Every dog has a natural level of bacteria and yeast growing in their ears. If this balance gets disturbed then an overgrown bacterial or yeast infection of the ears can occur. This overgrowth can cause a very intense irritation for your dog. Once you see the early signs that your dog is uncomfortable, then it is your duty to handle the situation appropriately - your dog is totally reliant on you.
Bacterial infections are mostly recognized by discharge, redness, swelling, or pain. Bacterial infections often have a pungent smell.
Yeast infections are known to cause discharge, redness, swelling, scaling, dryness, oozing and intense itching. Yeast ear infections smell chalky. They also spread to other parts of the body, such as the feet or face.
Fleas can be spotted crawling around your dog's belly or patch of hair just above the base of the tail. Flea combs will pull out any living fleas and flea dirt. If you find dark specs of grain in your comb, that is most likely eggs or feces left from fleas. Buy some over the counter flea medicine at your local vet office.
If your dog experienced a recent trauma, or blow to the head and is acting uncomfortable and off balanced, then this is definitely a case for the vet. He could have a ruptured eardrum with fluids building in his canal, or a hematoma developing. The vet will be able to drain the hematoma and prescribe the right antibiotics and anti-nausea medication.
If you see or feel a swollen knot in your dog's ear it could be a tumor. There are several different kinds of common ear tumors: ceruminous gland adenoma, sebaceous gland tumor, and basal cell tumor. Only your vet can determine which one it is and how to effectively treat it.
Ear mites cause the canal to bleed and the dried blood will look like ground up coffee grains. Ear mites are highly contagious from pet to pet and are most regularly the result of contact with an infected animal (often a cat). Over the counter ear mite medicine is sold at any pet store.
The most common foreign body that vets see lodged in a dog's ear is a foxtail. A foxtail is similar to a burr because it is made of a cluster of grass. It has a large tip with mini barbs that face away from the tip. The barbs hook and burrow into skin easily. More movement causes the foxtail to travel deeper into the tissue. Since foxtails have been known to travel through the rubber sole of shoes, then imagine the damage it can do to the soft tissue of your dog's ear. If you find a foxtail that is too far lodged for tweezers to remove, then see your vet.
The inflammation could be a result of your dog having allergies. People with allergies tend to sniffle a lot and have watery eyes. Dogs get ear infections and swollen tissue around the pads on their feet. If the ear infections are reoccurring in your pet, then you should definitely consider this as a possibility. There are three types of allergies your dog could have: food, environmental, or flea allergies. Your vet can put you on a series of trials to determine the cause, or you could just get a VARL blood test done which will pinpoint the exact causes.
If your dog has a hormonal abnormality, such as hypothyroidism, then you can medicate him for this problem and control the ear infections. Hypothyroidism happens when his thyroid gland has an insufficient production of the thyroid hormone. Dogs with hypothyroidism tend to be much more fatigued, depressed, retain excess water, and are overweight with a strong inability to lose weight. A simple T-4 blood test at the vet will determine if this is the cause and give the vet the information needed to prescribe the right dose of Soloxine to control the issue.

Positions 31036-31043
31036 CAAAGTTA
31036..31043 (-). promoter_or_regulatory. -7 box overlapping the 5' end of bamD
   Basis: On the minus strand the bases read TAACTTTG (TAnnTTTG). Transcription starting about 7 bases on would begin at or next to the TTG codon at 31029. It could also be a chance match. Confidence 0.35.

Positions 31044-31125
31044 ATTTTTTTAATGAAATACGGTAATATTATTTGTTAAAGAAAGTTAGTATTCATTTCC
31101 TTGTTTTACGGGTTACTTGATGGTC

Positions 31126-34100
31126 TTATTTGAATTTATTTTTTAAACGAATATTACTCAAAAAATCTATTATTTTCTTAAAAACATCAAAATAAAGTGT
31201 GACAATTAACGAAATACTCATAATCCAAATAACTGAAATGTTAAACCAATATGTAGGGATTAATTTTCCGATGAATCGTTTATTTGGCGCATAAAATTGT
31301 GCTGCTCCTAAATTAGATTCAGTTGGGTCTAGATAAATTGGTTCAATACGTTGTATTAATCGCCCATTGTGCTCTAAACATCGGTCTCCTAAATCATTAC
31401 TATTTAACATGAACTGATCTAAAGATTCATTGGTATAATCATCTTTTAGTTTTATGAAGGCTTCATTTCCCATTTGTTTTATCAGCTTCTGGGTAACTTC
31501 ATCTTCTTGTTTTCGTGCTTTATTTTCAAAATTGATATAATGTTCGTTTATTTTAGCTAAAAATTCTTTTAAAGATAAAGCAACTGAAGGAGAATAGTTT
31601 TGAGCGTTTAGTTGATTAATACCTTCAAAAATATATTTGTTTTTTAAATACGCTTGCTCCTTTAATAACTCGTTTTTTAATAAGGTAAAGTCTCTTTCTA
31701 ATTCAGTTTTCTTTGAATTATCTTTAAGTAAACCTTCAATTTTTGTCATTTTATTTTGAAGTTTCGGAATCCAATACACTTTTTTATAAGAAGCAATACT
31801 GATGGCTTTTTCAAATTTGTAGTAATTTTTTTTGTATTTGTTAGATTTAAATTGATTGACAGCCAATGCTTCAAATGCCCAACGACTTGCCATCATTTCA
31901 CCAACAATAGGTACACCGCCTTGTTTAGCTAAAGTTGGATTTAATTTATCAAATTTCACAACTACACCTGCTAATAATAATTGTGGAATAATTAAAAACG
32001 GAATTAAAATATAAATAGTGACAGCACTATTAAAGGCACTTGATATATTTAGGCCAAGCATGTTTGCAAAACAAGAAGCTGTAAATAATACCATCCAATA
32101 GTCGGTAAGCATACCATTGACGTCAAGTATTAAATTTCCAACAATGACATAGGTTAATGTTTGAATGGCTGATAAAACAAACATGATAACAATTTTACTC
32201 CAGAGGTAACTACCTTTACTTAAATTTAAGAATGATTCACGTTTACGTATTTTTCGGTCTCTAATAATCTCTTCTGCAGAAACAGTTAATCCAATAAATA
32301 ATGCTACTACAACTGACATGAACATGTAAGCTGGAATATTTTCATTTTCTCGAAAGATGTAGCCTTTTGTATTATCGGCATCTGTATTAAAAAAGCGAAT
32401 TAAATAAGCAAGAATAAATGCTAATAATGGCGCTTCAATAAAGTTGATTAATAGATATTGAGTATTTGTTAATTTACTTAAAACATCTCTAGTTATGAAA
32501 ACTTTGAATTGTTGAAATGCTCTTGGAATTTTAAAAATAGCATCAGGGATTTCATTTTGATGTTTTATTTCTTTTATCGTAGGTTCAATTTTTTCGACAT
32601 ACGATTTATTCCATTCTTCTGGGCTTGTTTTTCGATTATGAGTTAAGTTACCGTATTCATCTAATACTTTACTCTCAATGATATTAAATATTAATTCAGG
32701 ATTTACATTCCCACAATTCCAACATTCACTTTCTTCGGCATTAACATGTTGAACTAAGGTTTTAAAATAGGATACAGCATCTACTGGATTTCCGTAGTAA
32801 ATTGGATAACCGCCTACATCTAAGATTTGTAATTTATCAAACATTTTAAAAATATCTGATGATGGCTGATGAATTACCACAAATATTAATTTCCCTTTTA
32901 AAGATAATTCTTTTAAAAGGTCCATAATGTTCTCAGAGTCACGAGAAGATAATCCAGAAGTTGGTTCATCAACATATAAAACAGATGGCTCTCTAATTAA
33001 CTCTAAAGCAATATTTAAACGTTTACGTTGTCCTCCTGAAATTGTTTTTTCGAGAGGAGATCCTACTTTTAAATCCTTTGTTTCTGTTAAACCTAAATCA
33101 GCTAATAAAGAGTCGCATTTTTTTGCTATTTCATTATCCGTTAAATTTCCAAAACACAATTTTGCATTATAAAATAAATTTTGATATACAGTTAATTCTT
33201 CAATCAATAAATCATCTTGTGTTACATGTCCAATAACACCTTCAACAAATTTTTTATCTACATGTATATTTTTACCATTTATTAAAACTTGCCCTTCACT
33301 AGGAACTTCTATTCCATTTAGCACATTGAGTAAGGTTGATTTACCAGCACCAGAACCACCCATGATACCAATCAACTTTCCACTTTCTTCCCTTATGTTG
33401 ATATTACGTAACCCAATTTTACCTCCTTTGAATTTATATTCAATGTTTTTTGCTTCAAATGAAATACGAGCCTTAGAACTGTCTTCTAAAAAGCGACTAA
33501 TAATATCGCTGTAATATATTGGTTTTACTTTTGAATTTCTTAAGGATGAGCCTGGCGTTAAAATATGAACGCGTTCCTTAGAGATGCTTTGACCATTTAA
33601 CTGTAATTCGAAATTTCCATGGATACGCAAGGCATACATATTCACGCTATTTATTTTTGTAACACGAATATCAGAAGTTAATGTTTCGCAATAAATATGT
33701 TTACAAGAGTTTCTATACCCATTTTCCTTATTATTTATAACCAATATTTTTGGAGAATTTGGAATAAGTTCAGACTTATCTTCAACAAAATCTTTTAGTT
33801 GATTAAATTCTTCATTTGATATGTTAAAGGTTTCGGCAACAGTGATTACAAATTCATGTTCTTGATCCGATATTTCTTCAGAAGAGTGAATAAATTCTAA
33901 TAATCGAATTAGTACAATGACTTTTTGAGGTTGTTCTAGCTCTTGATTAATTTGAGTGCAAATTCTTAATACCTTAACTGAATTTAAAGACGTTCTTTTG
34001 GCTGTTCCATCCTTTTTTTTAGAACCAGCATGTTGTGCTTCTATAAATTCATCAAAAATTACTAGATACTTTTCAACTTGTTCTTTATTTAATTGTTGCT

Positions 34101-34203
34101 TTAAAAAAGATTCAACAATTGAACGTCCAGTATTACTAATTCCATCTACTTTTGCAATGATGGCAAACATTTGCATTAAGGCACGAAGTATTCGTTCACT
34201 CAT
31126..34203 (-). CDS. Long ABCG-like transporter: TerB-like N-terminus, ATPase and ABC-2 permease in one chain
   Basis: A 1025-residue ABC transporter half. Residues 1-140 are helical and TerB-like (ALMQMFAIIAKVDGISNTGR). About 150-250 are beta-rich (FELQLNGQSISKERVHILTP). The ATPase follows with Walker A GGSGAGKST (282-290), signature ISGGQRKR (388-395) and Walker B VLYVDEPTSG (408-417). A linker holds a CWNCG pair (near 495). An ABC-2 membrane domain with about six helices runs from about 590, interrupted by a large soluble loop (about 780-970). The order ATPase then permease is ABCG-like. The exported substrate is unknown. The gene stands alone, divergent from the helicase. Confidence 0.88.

A hereditary issue, or immune condition is also a possible cause of ear infections. Dogs prone to immune problems are stereotypically purebred's from a novelty breed - but not always. If your pup was born with a genetic disposition to having a weak immune system then you need to really monitor the nutrients in his diet and be on top of any health issues that can set him back. You can try natural supplements that will work as immune boosters in his diet.
For a bacterial ear infection the vet will provide you with Epi-Otic flush, Otomax ear drops, Cephalexin antibiotic and possibly Temeral-P which is a steroid.
For a yeast infection of the ears the vet will give you Epi-Otic flush, Mometamax ear drops or possibly Temeral-P.
If you are more holistically inclined and your dog has a yeast infection in his ears, you can try white vinegar - a common home remedy for treating dog ear infections. Use heavily diluted vinegar to remove the debris from his ears and to restore the natural balance. Fill his canal and allow it to soak. Massage the base of his ears to ensure total immersion. Wipe out any excess liquid with a cotton swab. Repeat this a few times a week.
To prevent both types of infections you should always keep your dog clean, exercised, maintain a healthy diet, and dry out his ears as much as possible after being exposed to water. Vitamin C is a great compliment to his diet because it is a proven antioxidant that will help fend off infections and regulate yeast. Herbs such as acidophilus and pau d'orca when used in conjunction with each other will inhibit the overgrowth of yeast and destroy the fungus contained in bacteria.
Good luck when treating your dog and remember it is always better to be safe rather than sorry when it comes to the health and wellbeing of your precious dog.
You may also be interested in my Dog Health Care article.
Please consult the services of a Professional Dog Trainer, Behaviorist or Veterinarian before implementing any of the advice contained on this site.